AHCA joins lawmakers in drive for greater flexibility dealing with new requirements of participation
AHCA's post urges providers to tell their representatives to sign the letters about revising nursing home requirements.
The American Health Care Association is throwing its weight behind lawmakers' efforts to convince the Centers for Medicare & Medicaid Services to revise the upcoming requirements of participation for long-term care providers.
In a notice posted Wednesday, AHCA called on House and Senate members to sign letters currently moving through both chambers. The letters urge CMS and the Department of Health and Human Services to rethink some of the provisions of the requirements (which were finalized last year) and give providers more time to comply. Phase II of the requirements take effect Nov. 28.
“Recent guidance on this rule issued June of this year is helpful but insufficient to allow providers the time to respond to the regulations,” the letter reads. It was spearheaded by Sen. John Hoeven (R-ND) in the Senate and Rep. Jim Renacci (R-OH) in the House.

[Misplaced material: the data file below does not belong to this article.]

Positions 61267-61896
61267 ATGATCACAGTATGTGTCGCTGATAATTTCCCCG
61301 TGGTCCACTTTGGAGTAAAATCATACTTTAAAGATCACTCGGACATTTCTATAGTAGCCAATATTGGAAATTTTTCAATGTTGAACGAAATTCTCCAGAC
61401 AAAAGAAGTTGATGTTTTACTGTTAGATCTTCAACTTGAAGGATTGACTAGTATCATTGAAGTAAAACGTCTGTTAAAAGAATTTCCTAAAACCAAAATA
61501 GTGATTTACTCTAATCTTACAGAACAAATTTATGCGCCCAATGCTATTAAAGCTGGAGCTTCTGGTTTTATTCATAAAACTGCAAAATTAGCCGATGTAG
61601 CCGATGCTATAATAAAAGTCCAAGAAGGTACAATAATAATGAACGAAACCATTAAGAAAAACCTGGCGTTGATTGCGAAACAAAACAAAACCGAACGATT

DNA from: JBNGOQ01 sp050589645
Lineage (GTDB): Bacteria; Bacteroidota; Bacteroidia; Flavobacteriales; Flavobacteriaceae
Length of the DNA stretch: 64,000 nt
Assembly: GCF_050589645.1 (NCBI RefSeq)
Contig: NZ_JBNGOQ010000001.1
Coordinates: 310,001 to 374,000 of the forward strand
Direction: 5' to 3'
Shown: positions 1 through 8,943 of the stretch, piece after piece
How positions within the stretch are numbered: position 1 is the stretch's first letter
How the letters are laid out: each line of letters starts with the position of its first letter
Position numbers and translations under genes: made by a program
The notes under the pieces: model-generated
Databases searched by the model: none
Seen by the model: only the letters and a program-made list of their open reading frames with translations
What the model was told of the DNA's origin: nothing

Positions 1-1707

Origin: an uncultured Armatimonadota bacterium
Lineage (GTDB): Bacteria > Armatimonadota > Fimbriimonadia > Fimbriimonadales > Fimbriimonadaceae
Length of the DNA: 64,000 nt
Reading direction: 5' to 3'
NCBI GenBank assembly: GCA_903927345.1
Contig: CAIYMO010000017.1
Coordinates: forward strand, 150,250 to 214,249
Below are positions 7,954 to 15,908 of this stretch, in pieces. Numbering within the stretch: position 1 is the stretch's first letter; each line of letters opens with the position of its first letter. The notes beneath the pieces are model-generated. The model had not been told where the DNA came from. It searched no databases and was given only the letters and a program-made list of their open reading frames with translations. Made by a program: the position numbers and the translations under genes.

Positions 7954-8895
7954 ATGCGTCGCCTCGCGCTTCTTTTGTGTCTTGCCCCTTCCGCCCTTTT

The letter also details the financial burden the requirements carry; CMS estimates put the cost of the rule at $62,900 per facility in its first year, followed by $55,000 in subsequent years. The lawmakers also raised concerns over some provisions of the rule, such as “duplicative” regulations that providers may already have in place. They also noted the “undue burden on providers” that mandating some staffing positions could cause.
“Our goal should be to provide our states greater flexibility so that our nursing homes may more effectively implement policies that focus on patient safety and quality outcomes,” the letter reads. “In order to make implementation less burdensome and costly to our long-term care providers, we respectfully request that [CMS] reevaluate this regulation.”
AHCA called on providers that have a relationship with their local member of Congress to request that they sign the letter, which will be delivered CMS Administrator Seema Verma.
“While many of the provisions in the rule mean well, it ultimately represents a doubling-down on heavy-handed regulation that shifts resources away from the bedside and toward paper compliance,” AHCA said.